The irony of it all

Can philosophers help resolve the real problems that people have in their lives?

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Gary Childress
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The irony of it all

Post by Gary Childress »

I have a friend who, in college, got his master's degree in teaching. He married and had two daughters. Broke up with his wife, or she broke up with him or whatever like that. His bachelor's degree was in parks and recreation. I studied philosophy but never got my bachelor's degree in it. These days he counsels me on all sorts of things about life. I feel like he is the swami and I'm just his understudy. It's kind of funny to me in some ways. I took philosophy wanting to learn wisdom and all that kind of stuff and he took parks and recreation and the road of ordinary life. Now he's the expert on everything and I'm the perpetual learner. Where did I go wrong? My mind is fading on me. I'm not very sharp and haven't experienced much in life because of living with my parents all my life. I would be the picture-perfect ivory tower academic if I were even an academic--having all the theoretical knowledge and him having all the applied knowledge. It's kind of sobering and humiliating for me to think about.

I guess the moral of the story is that the study of academic philosophy isn't the be-all and end-all of everything. Actually experiencing life in terms of marriage, children, etc. is. Now he treats me like I'm one of his kids or something--and I have no way of escaping his definition of me as such.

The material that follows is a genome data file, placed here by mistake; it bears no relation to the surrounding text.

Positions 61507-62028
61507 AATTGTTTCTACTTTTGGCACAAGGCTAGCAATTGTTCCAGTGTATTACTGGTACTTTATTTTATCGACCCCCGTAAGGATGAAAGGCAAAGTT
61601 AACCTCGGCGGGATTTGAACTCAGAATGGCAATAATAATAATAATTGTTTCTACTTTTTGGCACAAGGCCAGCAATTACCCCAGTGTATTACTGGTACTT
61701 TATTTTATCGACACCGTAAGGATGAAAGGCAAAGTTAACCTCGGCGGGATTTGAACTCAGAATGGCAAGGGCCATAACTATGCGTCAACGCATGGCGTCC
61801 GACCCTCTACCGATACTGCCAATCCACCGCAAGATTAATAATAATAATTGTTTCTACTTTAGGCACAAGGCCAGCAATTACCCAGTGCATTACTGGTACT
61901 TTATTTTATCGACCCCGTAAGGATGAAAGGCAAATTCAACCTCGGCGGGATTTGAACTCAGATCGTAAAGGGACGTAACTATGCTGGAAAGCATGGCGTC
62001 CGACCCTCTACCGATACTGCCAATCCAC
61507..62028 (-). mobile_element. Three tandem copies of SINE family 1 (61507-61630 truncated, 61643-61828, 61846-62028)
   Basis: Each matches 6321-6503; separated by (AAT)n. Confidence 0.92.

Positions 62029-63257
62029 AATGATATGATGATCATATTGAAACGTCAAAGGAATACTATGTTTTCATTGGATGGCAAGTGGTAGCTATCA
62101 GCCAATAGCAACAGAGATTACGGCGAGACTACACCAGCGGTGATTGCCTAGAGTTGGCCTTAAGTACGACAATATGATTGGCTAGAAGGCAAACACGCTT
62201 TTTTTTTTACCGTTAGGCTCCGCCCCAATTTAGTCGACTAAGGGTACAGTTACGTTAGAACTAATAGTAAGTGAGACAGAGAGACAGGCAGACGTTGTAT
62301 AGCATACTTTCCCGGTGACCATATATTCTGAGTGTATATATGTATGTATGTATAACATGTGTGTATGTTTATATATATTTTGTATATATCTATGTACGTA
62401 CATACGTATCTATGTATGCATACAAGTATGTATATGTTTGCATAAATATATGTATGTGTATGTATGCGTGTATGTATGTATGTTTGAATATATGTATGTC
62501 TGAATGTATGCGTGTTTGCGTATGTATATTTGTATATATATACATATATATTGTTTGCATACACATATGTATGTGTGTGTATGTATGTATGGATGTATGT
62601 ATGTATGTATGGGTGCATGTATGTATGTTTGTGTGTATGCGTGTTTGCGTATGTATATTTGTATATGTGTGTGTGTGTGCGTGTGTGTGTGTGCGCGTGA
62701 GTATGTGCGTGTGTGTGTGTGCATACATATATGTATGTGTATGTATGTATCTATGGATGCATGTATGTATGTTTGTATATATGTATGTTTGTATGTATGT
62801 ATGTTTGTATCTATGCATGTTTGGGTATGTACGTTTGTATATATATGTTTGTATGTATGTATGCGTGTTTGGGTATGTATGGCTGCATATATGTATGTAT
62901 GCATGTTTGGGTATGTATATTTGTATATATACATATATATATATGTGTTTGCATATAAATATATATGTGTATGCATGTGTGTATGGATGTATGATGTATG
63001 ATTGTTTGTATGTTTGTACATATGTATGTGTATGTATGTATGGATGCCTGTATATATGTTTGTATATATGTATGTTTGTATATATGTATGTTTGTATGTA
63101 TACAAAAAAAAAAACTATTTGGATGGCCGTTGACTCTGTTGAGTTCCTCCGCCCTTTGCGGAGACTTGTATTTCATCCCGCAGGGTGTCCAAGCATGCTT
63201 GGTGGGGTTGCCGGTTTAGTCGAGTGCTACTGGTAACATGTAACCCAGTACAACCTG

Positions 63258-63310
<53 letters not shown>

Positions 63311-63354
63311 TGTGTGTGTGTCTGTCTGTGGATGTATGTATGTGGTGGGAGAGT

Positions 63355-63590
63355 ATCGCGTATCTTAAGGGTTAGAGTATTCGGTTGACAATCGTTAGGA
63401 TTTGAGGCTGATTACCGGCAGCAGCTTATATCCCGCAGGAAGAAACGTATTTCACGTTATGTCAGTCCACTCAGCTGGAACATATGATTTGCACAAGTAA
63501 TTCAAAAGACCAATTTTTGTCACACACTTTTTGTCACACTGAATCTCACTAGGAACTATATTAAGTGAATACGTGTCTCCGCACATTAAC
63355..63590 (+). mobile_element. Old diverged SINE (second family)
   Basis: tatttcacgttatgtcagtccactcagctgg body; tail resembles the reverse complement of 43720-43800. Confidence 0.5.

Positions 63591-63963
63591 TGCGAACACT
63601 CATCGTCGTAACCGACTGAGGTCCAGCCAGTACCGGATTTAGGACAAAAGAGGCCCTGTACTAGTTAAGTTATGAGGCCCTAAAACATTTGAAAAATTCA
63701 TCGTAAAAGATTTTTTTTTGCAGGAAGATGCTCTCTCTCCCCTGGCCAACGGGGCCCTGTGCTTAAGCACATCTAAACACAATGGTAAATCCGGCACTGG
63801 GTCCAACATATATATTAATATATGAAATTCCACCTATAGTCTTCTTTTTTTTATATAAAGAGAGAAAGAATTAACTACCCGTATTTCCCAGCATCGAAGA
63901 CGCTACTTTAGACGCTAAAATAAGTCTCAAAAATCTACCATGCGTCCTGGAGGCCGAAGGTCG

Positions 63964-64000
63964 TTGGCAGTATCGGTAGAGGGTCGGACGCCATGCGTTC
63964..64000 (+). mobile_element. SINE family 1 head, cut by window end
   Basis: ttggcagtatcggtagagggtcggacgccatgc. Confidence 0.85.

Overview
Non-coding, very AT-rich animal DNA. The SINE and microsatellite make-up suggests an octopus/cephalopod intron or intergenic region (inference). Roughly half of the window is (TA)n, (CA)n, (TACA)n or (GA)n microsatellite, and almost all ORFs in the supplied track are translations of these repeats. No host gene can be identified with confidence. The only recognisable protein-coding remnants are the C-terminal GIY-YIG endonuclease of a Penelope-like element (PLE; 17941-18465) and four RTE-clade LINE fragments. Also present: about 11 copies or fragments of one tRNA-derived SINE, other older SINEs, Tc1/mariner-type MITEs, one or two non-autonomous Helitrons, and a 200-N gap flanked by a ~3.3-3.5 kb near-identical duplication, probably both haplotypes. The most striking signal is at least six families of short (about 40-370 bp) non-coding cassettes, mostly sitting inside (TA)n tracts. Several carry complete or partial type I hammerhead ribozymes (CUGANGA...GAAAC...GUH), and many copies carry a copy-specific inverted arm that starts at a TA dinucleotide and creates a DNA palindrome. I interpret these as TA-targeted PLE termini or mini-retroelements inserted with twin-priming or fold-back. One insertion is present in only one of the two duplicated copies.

What are your thoughts?
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attofishpi
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Re: The irony of it all

Post by attofishpi »

Gary Childress wrote: Mon Jan 24, 2022 10:37 am I have a friend who, in college, got his master's degree in teaching. He married and had two daughters. Broke up with his wife, or she broke up with him or whatever like that. His bachelor's degree was in parks and recreation. I studied philosophy but never got my bachelor's degree in it. These days he counsels me on all sorts of things about life. I feel like he is the swami and I'm just his understudy. It's kind of funny to me in some ways. I took philosophy wanting to learn wisdom and all that kind of stuff and he took parks and recreation and the road of ordinary life. Now he's the expert on everything and I'm the perpetual learner. Where did I go wrong? My mind is fading on me. I'm not very sharp and haven't experienced much in life because of living with my parents all my life. I would be the picture-perfect ivory tower academic if I were even an academic--having all the theoretical knowledge and him having all the applied knowledge. It's kind of sobering and humiliating for me to think about.

I guess the moral of the story is that the study of academic philosophy isn't the be-all and end-all of everything. Actually experiencing life in terms of marriage, children, etc. is. Now he treats me like I'm one of his kids or something--and I have no way of escaping his definition of me as such.

What are your thoughts?
Reminds me of this film from 1981:- My Dinner with Andre

Literally two guys talking about philosophy over a nice dinner. It's much more interesting than it sounds
https://m.imdb.com/title/tt0082783/

Ya, you gotta live LIFE. Studying it in books is at best reading other people's lives. I really recommend watching the above film if you haven't seen it. I only saw it about 5 months ago, someone from a writing group I am part of put me on to it.